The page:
Better be deaf

As promised, today, I am going to share with you an amusing anecdote which demonstrates how a poorly designed user interface can ruin a good and simple system into something which is hardly usable.

I already talked you about my elevator front panel. I know another device in my apartment building which deserves, I believe, some words: my entry phone!

In fact, my entry phone has nothing special compared to the other entry phones in the building. They are all the same. Its usage is also very usual. Each phone is connected to a microphone located at the entrance of the building. When a visitor wants to enter the building, she presses a button close to the door. The host hears a short tone melody which warns about the presence of a visitor. The host comes to the entry phone, and speaks into the microphone to the visitor. Eventually, the host lets the visitor enter the building by pressing another button. As I said, nothing unusual.

But the entry phone has a second functionality. There is also a ring at the door of the apartment. That ring is connected to entry phone as well. When a visitor rings, the host hears a melody which warns about the presence of the visitor (deja vu?). The host comes at the door, looks into the peephole, and eventually opens the door and welcomes the visitor.

Perhaps you already figured out what is the problem: the tone melodies. In both the scenarios, the entry phone plays a tone melody and there is no easy way to know where the visitor is: at the entrance of the building, or at the entrance of the apartment. One could argue that any visitor will first come at the entrance of the building, but it is no help for several reasons: the entrance of the building was sometimes left unclosed by a previous visitor; or you are sometimes visited by your own neighbor; or some people are actually visiting all the inhabitants so they need obviously to enter the building only once.

At the beginning, I did believe it was only me. Perhaps I have a bad sound memory, or perhaps I would finally learn for what event is each melody. But surprisingly, ten years after, the problem remains the same. Each time the phone entry plays the little music, I don't know where to go: at the entry phone or at the door. My wife does experience the exact same problem. But it seems my neighbors too! A few weeks ago, I needed to talk to one of them. So I rang at his door. After some seconds, I clearly hear my neighbor not too far behind the door trying to vainly speak in the entry phone: "Hello? Hello? Who is it?" So I just knock at the door to tell him he should stop speaking alone in the microphone and come at the door instead.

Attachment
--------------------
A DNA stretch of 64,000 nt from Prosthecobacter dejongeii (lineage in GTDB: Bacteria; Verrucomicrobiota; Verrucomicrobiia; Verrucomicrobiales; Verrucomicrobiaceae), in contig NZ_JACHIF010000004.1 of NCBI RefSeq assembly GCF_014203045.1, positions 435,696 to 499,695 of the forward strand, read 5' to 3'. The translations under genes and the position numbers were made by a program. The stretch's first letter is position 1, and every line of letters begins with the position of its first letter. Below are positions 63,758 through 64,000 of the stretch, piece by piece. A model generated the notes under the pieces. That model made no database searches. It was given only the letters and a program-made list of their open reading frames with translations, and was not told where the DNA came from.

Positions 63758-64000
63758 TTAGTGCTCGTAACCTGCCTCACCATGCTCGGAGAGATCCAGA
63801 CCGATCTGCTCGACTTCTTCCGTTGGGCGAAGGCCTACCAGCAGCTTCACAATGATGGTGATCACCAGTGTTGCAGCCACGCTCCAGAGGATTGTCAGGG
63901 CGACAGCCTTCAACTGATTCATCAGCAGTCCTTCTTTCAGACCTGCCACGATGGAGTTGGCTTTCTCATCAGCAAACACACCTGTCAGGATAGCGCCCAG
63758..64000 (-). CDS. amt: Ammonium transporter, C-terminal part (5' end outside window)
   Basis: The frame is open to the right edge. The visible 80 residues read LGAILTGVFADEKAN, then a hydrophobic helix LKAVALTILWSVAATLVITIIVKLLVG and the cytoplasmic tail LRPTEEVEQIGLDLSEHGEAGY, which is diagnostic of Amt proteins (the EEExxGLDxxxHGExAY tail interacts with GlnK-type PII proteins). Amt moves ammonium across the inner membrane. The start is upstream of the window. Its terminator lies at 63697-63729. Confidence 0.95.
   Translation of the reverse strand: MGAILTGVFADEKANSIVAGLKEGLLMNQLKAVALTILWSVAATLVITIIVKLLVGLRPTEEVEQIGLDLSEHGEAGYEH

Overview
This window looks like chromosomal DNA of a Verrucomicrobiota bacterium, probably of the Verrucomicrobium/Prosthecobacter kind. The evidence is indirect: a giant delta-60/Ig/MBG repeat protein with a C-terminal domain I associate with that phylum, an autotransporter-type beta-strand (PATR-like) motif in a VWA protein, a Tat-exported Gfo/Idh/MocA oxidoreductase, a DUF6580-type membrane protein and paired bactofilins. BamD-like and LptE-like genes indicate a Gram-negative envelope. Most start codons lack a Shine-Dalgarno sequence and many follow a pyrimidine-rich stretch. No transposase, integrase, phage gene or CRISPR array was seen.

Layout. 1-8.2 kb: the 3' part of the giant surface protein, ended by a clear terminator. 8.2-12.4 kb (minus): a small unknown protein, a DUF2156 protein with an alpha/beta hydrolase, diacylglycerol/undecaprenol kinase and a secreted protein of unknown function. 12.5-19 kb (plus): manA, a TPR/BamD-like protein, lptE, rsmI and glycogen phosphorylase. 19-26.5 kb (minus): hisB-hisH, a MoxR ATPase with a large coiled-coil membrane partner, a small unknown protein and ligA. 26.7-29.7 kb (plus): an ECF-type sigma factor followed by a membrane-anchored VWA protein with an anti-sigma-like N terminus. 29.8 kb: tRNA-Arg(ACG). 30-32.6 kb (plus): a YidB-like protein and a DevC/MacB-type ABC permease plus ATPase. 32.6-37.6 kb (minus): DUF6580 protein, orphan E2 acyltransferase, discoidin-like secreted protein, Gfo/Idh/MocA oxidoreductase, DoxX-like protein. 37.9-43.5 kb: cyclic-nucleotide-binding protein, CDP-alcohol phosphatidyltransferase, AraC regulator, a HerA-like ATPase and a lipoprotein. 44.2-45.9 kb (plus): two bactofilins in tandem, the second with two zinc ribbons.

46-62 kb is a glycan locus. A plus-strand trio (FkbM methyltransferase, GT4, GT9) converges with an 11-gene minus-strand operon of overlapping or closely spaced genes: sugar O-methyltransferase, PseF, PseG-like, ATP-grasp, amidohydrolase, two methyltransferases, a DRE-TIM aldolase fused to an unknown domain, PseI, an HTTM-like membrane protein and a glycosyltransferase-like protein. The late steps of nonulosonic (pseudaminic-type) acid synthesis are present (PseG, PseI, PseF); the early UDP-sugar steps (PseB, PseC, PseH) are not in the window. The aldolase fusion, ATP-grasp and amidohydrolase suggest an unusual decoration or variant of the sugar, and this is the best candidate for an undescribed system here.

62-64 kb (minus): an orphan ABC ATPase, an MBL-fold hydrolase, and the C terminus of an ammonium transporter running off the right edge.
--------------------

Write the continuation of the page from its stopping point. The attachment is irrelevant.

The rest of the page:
The fact is that the system exposes two different features through a problematic user interface:
  • It uses a single communication channel: sound. No light, no display, nothing else. But it's not the worst issue, as most of the existing user interfaces do the same without any major problem (phones, traffic signs, and even software applications which most of the time, focus on visual user experience only.)
  • Both the features are exposed through symbols (the melodies) which are totally disconnected from their meaning. They do not evoke anything. They are just a short abstract series of unrelated tones without any semantic. You have to be very imaginative to be able to associate them with one feature or another.
I am unsure what solution could have been chosen to design an effective interface for that system: visual support, multiple sound source (at the door and at the entry phone), better distinct melodies, artificial voice? (I'm a bit reluctant about using artificial human voice when not absolutely necessary. It tends to be quickly irritating. This is something I will probably come back later in a future post.)

What I know for sure is that the designer should have issued a meeting notice for some brainstorm with his colleagues.



The lead developer of NDepend, Patrick Smacchia, explains what he considers a key to a successful interface design:

Make the simple things simple and hard things possible. IMHO, this tenet applies perfectly in how UI should be designed. Typically, the most direct way to use a UI control should result in the most awaited feature from a user perspective (make the simple things simple). Then, some extra/hidden UI control facilities can be added to the control to support more in-depth scenario (make hard things possible).